Re: [TLS] TLS Proxy Server Extension

Yoav Nir <> Fri, 29 July 2011 16:52 UTC

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From: Yoav Nir <>
To: Marsh Ray <>
Date: Fri, 29 Jul 2011 19:52:28 +0300
Thread-Topic: [TLS] TLS Proxy Server Extension
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Cc: Philip Gladstone <>, David McGrew <>, "" <>
Subject: Re: [TLS] TLS Proxy Server Extension
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On Jul 29, 2011, at 11:22 AM, Marsh Ray wrote:

> On 07/26/2011 10:01 AM, David McGrew wrote:
>> The ProxyInfo extension only provides information about proxies to
>> the client; it does not provide any information to the server about
>> either the client or other proxies on the path.  This is acceptable
>> when there are no client certificates in use, which is (regrettably)
>> common in practice.  It would be possible to generalize the ideas in
>> this note to also provide information to the server about the client
>> and other proxies on the path.  Nonetheless, that goal is out of
>> scope for this note.
> It's good that the draft is explicit about what is not being provided to
> to the server.
> But, please, won't somebody think of the poor servers?
> As someone who works on the security of an authentication service
> delivered through TLS, I feel the need to oppose the standardization of
> functionality with the potential to undermine the security of our service.

This draft does not invent TLS proxies or even standardize them. It invents a way for the client to recover some of the information that is lost because of the existing use of TLS proxies.

> It was once said that the driving purpose of the design of SSL was to
> make users *feel* secure enough to be comfortable entering their credit
> card number on the web and I've seen little or no evidence to refute
> that claim. In this model, all the paranoia is expected to reside with
> the user.
> One of the unfortunate artifacts of the resulting design is that the
> server has no way to prove the nonexistence of a MitM, he can only hope
> that the client will do a good job of this. We all know how well this
> works when put to the test by an active attacker. Client certificates
> are currently the only tool available for server admins to participate
> in preventing this important class of attacks. The authors of this draft
> seem to feel the relative infrequency of client certificate usage is
> "regrettable", yet they propose standardizing a scheme which will break
> them entirely!

I can see how this draft could be extended to support client certificates, but that would require changes to the server as well, and a change to the state machine that elevates this draft in the new taxonomy from "trivial" to "significant", so we probably don't want that at all.
But client certificates are already broken now behind a TLS proxy. This draft does not make this worse. It does mean that other things that got broken, like HSTS and EV can be unbroken.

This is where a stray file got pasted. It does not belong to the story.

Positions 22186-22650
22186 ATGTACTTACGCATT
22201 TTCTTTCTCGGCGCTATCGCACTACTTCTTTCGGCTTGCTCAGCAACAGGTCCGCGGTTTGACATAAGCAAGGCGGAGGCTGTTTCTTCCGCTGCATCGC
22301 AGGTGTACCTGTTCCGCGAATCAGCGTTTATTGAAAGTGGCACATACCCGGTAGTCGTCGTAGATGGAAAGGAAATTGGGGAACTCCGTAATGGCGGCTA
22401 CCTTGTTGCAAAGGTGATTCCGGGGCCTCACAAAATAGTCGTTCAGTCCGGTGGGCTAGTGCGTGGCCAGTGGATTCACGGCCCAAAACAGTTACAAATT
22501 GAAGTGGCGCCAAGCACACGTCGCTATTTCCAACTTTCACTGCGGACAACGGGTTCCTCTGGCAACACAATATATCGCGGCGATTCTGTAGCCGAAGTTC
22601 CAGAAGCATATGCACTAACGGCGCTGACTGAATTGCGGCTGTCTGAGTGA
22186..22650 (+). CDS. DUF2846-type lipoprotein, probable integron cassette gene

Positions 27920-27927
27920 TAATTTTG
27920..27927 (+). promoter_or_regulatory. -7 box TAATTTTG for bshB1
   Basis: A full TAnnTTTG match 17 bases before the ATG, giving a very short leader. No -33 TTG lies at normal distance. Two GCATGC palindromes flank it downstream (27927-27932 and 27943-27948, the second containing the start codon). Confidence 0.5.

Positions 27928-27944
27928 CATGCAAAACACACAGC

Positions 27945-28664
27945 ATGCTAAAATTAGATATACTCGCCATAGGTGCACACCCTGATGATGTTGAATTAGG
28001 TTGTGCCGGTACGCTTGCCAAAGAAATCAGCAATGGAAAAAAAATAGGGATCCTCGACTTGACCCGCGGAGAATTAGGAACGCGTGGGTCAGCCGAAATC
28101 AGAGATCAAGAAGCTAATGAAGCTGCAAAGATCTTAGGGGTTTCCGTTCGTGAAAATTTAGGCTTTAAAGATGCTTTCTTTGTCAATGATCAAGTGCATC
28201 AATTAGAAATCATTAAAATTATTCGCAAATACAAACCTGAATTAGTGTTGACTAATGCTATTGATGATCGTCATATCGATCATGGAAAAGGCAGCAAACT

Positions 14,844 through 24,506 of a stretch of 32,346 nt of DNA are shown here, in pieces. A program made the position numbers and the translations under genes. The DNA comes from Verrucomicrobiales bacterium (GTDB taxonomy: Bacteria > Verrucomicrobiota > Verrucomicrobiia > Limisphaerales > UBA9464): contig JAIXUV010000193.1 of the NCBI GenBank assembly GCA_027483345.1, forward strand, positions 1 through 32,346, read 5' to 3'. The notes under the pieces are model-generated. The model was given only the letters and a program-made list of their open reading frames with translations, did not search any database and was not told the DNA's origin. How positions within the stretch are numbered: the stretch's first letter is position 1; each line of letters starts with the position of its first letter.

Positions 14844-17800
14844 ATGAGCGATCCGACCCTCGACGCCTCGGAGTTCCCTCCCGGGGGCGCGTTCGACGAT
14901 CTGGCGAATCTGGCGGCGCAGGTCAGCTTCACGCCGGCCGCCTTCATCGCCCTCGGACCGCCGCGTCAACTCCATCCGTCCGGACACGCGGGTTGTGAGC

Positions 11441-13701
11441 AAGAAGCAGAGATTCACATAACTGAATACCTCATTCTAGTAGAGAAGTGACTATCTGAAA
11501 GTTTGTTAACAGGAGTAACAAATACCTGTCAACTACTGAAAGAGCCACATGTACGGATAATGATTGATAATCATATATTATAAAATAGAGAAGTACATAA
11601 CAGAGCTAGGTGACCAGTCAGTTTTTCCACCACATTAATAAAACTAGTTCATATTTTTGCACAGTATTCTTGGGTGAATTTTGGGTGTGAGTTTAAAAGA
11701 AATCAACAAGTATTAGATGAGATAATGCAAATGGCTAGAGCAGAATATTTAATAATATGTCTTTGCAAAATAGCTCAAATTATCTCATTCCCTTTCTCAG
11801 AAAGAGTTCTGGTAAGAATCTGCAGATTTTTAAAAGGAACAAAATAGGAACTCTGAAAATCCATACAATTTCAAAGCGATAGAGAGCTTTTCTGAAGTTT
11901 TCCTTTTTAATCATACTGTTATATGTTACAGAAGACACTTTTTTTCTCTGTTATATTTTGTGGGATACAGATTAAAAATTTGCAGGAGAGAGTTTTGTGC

> Consider, for example, the scenario which was described to me by someone
> in the retail sector. She was responsible for auditing security policies
> for a retail credit card website. They interpreted the relevant laws and
> industry regulations to mean that they were obligated to intercept
> employee web browser usage to monitor for and block various forms of
> undesired content. However, employees may also have personal credit
> cards with the same issuer, the statements of which they might sometimes
> access from their desk at work. But the organization considered itself
> forbidden from snooping on that traffic.
> I don't know if or how they got it sorted out, my point being only that
> there are several parties involved here and it's not clear at all the
> circumstances under which one party may have an absolute right to
> impersonate, decrypt, or MitM the traffic even between its own clients
> and servers.

Operating a MitM requires issuing fake certificates from a CA that is not trusted by any browser out of the box. The user will get the warning messages from the browser unless they choose to trust this CA, or are required to do so by company policy. In both cases the existence of the MitM is known to the user. I agree that there is an ethical issue with having the CA certificate pre-installed on the "company laptop" without telling the user.

> If you operate a financial or government site, you may be under various
> legal obligations to ensure that certain information is transmitted only
> to the intended recipient. Today this is commonly done (weakly) with
> non-client certificate HTTPS websites. If or when MitM interception
> becomes standardized and widespread it will obligate the use of client
> certificates to satisfy this requirement while at the same time breaking
> their functionality entirely.

That's the beauty of this draft. If MitM boxes support it, it will expose (to the browser) the existence of a MitM even without user certificates. Maybe WebSec should standardize a header that says "no-tls-proxies". A client that detects a proxy and receives this header breaks the connection and shows a red warning screen.

Fortunately today many people have an alternative to "company network". If the company network has a MitM and you don't want it to see your credit card number or scan the attachments you get to your gmail account, just surf from your phone. Just as you would call from your phone if the company may listen in on phone conversations.

> Any standardization of MitM or interception functionality must take into
> account the requirements of the server operators as an equal party and
> stakeholder in the security of the connection.

Stealthy MitM are possible today with company computers without any standardization effort by the IETF. We can make it possible for clients and MitM to play nice - inform the browser, etc.